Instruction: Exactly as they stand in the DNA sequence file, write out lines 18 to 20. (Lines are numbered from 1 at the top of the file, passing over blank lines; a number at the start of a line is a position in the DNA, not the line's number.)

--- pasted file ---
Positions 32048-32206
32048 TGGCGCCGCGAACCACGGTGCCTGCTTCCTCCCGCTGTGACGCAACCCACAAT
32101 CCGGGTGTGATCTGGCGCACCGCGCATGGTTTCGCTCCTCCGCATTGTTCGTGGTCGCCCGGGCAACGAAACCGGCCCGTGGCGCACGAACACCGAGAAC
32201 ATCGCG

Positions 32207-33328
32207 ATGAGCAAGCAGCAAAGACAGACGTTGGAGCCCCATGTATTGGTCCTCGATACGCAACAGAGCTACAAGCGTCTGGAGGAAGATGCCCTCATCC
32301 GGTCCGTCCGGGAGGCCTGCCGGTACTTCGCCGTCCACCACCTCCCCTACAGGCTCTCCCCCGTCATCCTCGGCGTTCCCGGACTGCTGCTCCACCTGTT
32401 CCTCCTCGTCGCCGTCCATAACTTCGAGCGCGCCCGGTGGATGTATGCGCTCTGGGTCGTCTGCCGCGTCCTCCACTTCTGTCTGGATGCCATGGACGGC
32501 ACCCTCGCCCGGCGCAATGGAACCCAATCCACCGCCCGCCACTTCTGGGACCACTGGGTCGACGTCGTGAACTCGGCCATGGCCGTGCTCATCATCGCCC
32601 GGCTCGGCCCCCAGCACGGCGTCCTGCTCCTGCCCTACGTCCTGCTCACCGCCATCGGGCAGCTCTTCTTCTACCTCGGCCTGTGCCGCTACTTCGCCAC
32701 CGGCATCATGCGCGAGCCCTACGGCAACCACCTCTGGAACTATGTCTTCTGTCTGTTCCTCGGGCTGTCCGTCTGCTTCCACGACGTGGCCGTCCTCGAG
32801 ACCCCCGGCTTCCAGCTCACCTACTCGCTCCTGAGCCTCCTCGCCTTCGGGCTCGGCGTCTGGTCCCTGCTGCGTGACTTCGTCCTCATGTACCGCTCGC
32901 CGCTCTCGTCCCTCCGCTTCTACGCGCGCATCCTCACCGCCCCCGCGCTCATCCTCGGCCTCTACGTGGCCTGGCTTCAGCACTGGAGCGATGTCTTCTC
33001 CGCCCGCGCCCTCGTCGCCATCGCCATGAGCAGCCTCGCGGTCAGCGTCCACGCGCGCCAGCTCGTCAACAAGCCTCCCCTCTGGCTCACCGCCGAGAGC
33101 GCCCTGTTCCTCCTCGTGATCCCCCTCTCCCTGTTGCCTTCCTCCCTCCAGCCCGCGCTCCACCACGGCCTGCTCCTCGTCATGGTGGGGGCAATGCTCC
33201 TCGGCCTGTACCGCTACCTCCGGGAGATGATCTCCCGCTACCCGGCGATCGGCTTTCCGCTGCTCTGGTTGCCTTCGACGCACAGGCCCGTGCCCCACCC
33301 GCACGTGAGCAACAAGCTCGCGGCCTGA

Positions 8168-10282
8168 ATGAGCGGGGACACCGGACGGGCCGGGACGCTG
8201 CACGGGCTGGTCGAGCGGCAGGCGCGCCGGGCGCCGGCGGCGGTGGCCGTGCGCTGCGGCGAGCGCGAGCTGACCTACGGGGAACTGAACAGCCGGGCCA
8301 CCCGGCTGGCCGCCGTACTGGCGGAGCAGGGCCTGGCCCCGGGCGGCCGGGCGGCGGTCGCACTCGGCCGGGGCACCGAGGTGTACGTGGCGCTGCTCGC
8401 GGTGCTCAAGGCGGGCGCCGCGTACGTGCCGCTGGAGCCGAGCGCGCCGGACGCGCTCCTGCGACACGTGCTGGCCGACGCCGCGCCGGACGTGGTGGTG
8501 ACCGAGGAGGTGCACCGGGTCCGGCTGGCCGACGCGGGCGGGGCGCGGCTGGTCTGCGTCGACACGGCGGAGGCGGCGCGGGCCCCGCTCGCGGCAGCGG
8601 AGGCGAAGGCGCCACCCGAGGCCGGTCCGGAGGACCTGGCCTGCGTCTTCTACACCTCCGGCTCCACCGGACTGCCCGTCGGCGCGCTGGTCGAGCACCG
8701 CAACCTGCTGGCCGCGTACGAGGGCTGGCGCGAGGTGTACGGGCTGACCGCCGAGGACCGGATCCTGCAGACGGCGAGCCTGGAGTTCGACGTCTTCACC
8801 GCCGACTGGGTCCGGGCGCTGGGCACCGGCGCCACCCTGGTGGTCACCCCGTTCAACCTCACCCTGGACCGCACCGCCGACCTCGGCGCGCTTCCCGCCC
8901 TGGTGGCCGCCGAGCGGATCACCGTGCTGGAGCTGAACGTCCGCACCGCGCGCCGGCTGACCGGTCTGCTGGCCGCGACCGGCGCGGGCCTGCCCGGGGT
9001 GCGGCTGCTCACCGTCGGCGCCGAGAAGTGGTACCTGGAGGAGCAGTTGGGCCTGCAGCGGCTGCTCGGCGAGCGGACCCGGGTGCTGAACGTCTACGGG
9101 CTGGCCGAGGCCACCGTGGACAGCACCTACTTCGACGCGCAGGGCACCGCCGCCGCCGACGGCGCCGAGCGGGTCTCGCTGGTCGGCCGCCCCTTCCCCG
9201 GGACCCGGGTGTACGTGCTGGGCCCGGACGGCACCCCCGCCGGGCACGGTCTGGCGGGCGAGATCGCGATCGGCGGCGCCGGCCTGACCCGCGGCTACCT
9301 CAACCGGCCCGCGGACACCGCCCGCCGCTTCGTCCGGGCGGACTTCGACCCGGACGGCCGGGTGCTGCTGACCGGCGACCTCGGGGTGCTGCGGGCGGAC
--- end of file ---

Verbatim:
Positions 8168-10282
8168 ATGAGCGGGGACACCGGACGGGCCGGGACGCTG
8201 CACGGGCTGGTCGAGCGGCAGGCGCGCCGGGCGCCGGCGGCGGTGGCCGTGCGCTGCGGCGAGCGCGAGCTGACCTACGGGGAACTGAACAGCCGGGCCA